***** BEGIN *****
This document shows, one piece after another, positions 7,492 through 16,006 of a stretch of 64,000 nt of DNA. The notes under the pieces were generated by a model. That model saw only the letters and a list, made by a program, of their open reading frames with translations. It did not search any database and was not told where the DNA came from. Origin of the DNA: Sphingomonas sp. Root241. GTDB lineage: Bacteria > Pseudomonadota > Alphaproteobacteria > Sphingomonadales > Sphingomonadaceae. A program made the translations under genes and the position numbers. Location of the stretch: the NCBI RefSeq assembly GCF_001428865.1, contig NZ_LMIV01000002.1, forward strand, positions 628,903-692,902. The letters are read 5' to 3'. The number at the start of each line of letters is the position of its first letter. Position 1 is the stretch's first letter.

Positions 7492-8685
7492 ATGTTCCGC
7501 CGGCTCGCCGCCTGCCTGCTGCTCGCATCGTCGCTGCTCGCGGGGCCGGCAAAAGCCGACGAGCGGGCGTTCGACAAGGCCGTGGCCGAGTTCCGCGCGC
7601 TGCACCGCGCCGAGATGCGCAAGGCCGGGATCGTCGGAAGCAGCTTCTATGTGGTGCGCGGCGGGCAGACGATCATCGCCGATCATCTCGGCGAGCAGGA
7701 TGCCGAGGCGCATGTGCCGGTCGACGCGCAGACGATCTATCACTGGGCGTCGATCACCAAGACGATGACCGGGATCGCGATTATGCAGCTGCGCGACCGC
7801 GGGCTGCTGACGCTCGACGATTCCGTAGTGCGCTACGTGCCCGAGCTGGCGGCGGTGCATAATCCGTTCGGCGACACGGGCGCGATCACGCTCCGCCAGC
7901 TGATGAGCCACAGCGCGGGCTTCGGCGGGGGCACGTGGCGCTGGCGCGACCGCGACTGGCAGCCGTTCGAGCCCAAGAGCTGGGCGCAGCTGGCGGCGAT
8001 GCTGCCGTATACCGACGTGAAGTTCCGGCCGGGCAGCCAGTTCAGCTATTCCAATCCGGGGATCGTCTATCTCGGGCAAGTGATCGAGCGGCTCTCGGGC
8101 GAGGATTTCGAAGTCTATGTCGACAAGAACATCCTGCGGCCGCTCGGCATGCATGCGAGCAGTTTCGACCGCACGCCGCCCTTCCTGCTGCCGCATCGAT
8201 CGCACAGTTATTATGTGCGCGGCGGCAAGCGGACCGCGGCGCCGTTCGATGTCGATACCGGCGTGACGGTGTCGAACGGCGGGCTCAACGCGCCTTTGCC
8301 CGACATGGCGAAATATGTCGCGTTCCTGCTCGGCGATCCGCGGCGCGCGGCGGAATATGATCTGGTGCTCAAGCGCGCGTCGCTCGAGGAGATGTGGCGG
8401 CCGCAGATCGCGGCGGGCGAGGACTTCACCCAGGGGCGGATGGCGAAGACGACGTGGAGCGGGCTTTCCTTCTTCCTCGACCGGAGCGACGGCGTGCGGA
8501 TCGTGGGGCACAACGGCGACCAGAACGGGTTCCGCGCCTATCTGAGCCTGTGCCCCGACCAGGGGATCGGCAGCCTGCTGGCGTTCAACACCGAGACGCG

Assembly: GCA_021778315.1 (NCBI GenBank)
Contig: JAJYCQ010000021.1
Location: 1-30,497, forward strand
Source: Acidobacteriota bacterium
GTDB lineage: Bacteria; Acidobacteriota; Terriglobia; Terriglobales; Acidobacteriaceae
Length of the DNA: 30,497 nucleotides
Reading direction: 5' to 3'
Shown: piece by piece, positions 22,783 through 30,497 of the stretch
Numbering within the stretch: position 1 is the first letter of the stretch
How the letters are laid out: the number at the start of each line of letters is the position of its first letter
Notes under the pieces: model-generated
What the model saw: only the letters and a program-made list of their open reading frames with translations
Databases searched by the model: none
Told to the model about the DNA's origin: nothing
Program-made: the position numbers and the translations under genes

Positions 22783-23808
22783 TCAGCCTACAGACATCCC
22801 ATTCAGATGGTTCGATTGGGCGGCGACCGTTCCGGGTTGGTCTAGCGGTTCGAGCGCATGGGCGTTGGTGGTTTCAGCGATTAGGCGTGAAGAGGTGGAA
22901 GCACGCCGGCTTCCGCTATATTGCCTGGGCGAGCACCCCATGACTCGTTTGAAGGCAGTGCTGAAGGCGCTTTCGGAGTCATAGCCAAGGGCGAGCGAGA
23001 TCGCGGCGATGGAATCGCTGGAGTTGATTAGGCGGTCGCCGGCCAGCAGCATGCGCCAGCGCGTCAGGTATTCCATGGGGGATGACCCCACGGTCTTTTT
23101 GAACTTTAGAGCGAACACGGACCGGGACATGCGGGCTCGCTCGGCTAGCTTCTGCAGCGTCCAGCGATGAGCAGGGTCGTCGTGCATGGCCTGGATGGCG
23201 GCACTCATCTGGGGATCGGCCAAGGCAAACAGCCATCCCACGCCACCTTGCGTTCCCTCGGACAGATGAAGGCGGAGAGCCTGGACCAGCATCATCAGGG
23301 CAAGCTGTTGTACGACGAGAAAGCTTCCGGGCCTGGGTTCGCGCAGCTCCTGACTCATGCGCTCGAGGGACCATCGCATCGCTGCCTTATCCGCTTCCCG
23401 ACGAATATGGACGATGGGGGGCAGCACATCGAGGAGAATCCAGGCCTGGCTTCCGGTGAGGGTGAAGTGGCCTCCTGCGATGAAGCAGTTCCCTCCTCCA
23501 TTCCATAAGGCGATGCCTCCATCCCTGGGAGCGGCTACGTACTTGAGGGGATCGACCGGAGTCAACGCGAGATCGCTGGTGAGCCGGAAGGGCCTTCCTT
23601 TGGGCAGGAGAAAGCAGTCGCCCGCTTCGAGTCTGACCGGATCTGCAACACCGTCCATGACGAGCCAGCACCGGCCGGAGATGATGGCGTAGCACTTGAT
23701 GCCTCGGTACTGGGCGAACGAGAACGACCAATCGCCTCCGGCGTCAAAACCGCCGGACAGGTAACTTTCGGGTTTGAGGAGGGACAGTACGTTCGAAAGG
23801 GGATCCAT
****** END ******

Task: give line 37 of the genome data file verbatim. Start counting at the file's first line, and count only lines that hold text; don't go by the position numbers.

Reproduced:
23301 CAAGCTGTTGTACGACGAGAAAGCTTCCGGGCCTGGGTTCGCGCAGCTCCTGACTCATGCGCTCGAGGGACCATCGCATCGCTGCCTTATCCGCTTCCCG